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Success Story: Environmental DNA (eDNA) is a Potent Technique for Aquatic Biodiversity Conservation

This article has been written by Neelesh Kumar, Department of Aquaculture, College of Fisheries, Rani Lakshmi Bai Central Agricultural University, Jhansi, Uttar Pradesh.

KJ Staff

Environmental DNA (eDNA), is a cutting-edge technique for researching biodiversity in any kind of habitat. Trawls, seines, tissue samples, and ocular surveys are the mainstays of traditional methods of assessing fish stocks.

These techniques are expensive, time-consuming, intrusive, damaging to the environment, and prone to misidentification. Enhancing the baseline of ecological data and utilizing more economical, sensitive, non-invasive, and efficient techniques for evaluating ecosystems are crucial. eDNA metabarcoding is a non-invasive technique that uses the genetic traces that animals release into the environment to find and identify uncommon and endangered species in a range of habitats, including aquatic ones. Over the last ten years, there has been an increase in the number of studies using environmental DNA, especially in freshwater and marine environments, which has led to a surge in the popularity of environmental (e) DNA research.

We can argue that extracted DNA (eDNA) from the environment is changing the rules of diversification patterns. The eDNA methodology is completely non-invasive; it never affects ecosystems or vulnerable species, not even during the sampling process. It has no negative effects on the species sampling environments being studied. During the sampling process, this innovative molecular approach never harms any ecosystems or endangered animals. Freshwater and marine fish, as well as other aquatic macrofauna, may now be detected via environmental DNA analysis, which is becoming more and more common. No one in India is concentrating on this new technique, even though many scientists have utilized eDNA to study the global biodiversity of aquatic habitats. We draw the conclusion that the eDNA method has the potential to develop into a cutting-edge instrument for studying biodiversity and protecting aquatic environments.

Investigations utilizing PCR and qPCR assays for focused species detection as well as community (i.e., multi-species) investigations employing metabarcoding have both made use of environmental DNA analysis. When it comes to community and ecosystem biodiversity, functional diversity, wildlife, conservation biology, and the identification of uncommon or vulnerable species, eDNA has the potential to play a major role. The consequences of the fast advancement of sequencing technology in recent years for eDNA research are just now starting to become apparent.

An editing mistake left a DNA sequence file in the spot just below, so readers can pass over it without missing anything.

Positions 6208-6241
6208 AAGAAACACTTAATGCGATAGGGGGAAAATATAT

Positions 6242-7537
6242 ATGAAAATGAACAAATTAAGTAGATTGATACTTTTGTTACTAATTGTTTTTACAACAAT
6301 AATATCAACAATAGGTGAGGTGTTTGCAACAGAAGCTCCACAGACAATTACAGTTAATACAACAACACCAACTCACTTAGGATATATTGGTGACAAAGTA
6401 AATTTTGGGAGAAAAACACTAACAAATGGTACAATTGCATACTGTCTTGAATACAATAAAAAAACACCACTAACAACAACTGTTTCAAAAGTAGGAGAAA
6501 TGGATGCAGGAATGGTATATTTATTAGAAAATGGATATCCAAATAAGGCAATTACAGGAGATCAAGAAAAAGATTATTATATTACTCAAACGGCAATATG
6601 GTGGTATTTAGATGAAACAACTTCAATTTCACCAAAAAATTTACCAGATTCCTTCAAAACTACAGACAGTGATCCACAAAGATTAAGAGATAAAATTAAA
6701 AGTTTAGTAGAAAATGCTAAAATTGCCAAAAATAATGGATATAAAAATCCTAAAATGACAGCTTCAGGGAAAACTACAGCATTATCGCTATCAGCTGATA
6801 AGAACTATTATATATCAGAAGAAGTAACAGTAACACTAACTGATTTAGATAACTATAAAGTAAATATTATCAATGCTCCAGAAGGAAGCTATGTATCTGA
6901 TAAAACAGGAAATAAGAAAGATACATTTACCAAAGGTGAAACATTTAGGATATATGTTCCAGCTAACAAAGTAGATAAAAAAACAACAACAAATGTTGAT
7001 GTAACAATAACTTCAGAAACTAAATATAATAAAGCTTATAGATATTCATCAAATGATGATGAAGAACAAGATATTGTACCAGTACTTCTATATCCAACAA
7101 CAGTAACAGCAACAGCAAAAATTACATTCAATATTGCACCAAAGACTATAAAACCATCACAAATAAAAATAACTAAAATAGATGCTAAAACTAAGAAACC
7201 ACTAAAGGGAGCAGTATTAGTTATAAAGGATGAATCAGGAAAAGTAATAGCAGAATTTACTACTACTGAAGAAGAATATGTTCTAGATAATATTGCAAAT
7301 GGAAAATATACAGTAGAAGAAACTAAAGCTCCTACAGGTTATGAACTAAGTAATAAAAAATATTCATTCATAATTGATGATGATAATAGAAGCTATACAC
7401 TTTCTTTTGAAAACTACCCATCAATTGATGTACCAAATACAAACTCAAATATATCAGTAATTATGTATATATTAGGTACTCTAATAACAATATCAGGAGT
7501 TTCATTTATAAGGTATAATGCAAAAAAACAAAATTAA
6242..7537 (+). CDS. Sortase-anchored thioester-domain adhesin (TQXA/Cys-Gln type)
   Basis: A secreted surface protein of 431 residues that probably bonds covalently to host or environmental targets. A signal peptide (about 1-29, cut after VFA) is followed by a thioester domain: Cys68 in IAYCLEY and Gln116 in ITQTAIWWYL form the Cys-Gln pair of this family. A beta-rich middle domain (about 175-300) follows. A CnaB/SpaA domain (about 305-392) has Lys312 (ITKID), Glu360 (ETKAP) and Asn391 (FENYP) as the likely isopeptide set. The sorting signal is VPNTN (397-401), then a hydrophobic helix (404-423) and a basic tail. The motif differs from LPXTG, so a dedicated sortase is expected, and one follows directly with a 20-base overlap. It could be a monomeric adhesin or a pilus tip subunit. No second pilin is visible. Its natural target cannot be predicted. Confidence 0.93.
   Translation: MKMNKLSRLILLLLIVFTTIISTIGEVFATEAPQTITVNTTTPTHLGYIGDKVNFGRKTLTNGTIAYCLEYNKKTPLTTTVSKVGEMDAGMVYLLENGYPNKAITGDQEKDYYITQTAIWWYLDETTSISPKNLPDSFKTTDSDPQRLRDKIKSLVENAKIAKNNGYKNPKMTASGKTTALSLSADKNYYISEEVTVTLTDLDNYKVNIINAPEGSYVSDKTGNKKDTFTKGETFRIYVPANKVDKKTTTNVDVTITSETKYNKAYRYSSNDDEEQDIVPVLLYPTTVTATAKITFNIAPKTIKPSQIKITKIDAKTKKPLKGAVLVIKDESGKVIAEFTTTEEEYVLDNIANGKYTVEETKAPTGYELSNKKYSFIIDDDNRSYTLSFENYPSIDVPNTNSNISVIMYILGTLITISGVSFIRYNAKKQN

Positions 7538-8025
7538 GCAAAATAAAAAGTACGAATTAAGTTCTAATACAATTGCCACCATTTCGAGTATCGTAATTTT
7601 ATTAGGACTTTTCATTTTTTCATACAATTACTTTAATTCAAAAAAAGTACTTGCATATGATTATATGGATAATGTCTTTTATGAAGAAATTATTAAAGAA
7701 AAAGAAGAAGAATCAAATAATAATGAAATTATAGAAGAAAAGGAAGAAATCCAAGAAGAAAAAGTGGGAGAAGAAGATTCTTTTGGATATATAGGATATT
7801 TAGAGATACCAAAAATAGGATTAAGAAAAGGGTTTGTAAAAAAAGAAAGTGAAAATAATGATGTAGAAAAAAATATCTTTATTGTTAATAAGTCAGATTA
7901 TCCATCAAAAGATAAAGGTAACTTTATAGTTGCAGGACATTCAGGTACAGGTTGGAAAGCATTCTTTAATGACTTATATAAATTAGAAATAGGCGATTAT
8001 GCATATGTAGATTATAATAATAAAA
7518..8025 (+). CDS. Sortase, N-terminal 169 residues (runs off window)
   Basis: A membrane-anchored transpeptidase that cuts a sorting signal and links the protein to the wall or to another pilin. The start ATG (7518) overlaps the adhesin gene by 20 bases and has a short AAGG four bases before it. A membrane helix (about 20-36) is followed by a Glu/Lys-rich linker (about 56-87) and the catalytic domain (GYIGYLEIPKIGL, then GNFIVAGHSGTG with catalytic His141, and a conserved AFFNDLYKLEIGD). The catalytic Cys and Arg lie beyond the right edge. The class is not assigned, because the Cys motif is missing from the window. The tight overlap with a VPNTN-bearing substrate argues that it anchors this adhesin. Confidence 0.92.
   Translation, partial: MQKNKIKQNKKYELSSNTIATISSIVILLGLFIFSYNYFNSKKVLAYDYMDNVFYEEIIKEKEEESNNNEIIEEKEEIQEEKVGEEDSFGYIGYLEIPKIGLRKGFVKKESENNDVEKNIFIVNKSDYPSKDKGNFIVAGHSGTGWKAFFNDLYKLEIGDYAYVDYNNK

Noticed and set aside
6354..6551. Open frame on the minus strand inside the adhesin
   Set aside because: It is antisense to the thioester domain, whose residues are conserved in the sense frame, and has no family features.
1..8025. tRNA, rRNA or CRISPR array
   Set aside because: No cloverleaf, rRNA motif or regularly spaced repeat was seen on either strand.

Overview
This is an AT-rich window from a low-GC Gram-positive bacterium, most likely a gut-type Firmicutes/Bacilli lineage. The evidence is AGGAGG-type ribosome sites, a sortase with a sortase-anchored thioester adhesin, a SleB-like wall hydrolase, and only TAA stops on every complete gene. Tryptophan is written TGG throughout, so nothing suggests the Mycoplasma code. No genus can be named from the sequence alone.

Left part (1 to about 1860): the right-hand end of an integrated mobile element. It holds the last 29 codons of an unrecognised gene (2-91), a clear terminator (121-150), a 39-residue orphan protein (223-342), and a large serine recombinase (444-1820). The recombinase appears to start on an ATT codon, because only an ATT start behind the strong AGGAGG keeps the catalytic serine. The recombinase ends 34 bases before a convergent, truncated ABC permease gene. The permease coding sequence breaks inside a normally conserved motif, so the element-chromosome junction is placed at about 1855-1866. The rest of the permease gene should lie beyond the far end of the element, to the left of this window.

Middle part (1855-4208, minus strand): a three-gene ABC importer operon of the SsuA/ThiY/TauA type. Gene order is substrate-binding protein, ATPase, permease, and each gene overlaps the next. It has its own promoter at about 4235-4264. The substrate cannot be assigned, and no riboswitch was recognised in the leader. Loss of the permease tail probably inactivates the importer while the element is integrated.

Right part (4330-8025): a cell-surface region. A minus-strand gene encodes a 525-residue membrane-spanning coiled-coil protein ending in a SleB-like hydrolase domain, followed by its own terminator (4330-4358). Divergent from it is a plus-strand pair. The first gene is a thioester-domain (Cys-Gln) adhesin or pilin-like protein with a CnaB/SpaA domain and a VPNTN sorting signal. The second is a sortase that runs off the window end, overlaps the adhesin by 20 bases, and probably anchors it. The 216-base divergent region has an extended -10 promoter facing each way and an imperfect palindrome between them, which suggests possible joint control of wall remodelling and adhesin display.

eDNA metabarcoding has been extensively studied since 2012 and is used to fish biomass/abundance estimates, fish community identification, fisheries management, invasive species detection, and biodiversity conservation. The study of microbial biodiversity from food, soil, and deep-sea sediments is the primary focus of a total of 25 research publications on eDNA metabarcoding/metagenomics written by Indian academics. From the Indian context and criteria for eDNA research, not a single article pertaining to such a study in fish has been mentioned. A growing number of applications for eDNA are being developed, including monitoring benthic organic enrichment, community assessment in microcosm research to identify anthropogenic contamination, studying the most diverse ecosystems, monitoring biodiversity, and improving environmental probabilities to possibilities. We anticipate that this success story will serve as a valuable resource for scientists and researchers in India who are interested in estimating the biodiversity of species.

Further research and expanding the scope of species monitoring will also be beneficial for the sustainable use of resources and the long-term preservation of the ecosystem.

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